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Cycles – Part One
“There are time cycles in most everything, be it nature, the cosmos,
events, occurrences, prices, and financial markets. There are
cycles in the weather, the economy, the sun, wars, geological
formations, atomic vibrations, climate, human moods, births,
population, female fertility, motions of the planets, populations
of animals, the occurrence of diseases, the prices of stocks
& commodity futures and the large-scale structure of
We direct your attention to the above in order that you may
have the opportunity to become acquainted with the subject of
Cycles. Because Cycles are found in EVERYTHING, including price
behavior, they can provide stocks and commodities futures traders with an edge in timing trades.
To take best advantage of trading cycles it requires you
either spend a considerable amount of time and expense to learn
how to extract timing signals for yourself, or you take advantage
of a service that provides this information for a nominal fee.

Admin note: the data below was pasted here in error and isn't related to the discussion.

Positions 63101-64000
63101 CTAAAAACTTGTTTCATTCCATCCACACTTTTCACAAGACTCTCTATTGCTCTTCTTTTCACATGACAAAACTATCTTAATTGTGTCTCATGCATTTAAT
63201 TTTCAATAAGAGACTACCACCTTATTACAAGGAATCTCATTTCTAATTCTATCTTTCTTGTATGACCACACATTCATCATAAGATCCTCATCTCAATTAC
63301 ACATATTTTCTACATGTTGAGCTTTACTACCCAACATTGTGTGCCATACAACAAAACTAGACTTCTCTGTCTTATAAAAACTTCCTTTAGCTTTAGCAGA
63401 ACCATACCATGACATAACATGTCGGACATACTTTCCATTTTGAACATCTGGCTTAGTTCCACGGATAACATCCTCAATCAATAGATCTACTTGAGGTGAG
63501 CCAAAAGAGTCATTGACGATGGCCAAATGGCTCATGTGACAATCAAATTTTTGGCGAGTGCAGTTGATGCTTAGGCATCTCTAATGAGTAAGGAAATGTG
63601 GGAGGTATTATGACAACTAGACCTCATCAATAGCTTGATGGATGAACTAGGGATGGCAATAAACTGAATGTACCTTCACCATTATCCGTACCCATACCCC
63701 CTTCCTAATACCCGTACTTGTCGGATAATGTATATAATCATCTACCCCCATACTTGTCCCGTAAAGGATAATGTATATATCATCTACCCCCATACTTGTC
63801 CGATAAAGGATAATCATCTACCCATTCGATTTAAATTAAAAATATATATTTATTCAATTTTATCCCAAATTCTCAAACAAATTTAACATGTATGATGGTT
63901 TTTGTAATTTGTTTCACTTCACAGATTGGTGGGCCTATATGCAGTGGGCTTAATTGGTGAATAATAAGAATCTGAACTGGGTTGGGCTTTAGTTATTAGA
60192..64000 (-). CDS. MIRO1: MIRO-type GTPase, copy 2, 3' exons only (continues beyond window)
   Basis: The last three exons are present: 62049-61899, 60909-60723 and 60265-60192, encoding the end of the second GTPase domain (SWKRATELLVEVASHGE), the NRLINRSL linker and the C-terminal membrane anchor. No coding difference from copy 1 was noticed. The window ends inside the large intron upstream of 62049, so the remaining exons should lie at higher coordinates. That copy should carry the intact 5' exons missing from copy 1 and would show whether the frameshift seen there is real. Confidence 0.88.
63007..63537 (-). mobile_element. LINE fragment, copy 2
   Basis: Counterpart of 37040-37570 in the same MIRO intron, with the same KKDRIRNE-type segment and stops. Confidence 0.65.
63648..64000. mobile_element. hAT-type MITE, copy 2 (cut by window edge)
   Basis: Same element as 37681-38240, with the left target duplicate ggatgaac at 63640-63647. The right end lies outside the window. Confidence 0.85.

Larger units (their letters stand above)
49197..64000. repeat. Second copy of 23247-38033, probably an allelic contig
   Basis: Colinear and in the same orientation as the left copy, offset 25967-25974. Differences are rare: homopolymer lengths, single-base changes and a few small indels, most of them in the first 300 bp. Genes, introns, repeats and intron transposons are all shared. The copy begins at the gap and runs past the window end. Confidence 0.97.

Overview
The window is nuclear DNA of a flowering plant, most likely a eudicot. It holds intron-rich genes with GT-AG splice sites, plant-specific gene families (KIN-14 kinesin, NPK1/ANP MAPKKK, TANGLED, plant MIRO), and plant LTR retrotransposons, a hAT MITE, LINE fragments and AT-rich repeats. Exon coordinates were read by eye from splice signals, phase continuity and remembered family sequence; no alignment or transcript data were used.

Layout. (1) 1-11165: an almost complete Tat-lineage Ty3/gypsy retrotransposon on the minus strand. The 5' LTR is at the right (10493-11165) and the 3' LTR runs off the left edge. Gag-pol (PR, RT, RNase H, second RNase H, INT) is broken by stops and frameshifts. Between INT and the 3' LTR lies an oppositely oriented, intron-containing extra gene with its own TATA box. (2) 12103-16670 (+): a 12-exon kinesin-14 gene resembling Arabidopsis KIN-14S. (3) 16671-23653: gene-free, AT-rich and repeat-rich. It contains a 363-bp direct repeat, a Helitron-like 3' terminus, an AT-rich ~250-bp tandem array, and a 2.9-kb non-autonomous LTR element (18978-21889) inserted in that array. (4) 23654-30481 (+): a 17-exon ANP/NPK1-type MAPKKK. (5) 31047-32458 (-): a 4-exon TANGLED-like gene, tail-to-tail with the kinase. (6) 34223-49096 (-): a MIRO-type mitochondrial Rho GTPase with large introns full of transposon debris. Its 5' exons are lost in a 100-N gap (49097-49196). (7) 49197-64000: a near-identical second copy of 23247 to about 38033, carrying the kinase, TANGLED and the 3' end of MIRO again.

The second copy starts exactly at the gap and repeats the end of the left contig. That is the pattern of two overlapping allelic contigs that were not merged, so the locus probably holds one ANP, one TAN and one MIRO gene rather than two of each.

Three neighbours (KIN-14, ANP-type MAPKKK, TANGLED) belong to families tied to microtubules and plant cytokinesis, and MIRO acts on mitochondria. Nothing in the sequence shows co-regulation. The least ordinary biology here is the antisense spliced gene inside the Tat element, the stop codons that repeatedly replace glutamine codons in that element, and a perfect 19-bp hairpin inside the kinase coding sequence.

Either way, using cycles to help you time your trades can provide
an edge not found by other means.
There is much information available on the Internet about Cycles
that you may wish to do more cyclic research on the-web. There are
some interesting free articles written by traders about cycles
and how you may be and a hands-on
cycles analyst yourself, involving stocks and commodities
trading-online at the Commodity Traders Club News
So how can Time Cycles give a financial market trader the edge?
It all comes down to ‘timing’. If the trader is
able to determine with accuracy the beginning of a new trend
or perhaps the end of a trend correction, the trader can then
enter the market at a price that presents low risk exposure
with excellent opportunity for gain.
An important reason many traders are not able to profit from
a trending market is because they have been entering trades too
early or getting in too late, as well as not knowing where to
place their protective stop loss orders. If a trader had a very
good idea as to where the market was likely to reverse, there
would be little question as to where to place the protective
stop and where to enter the trade.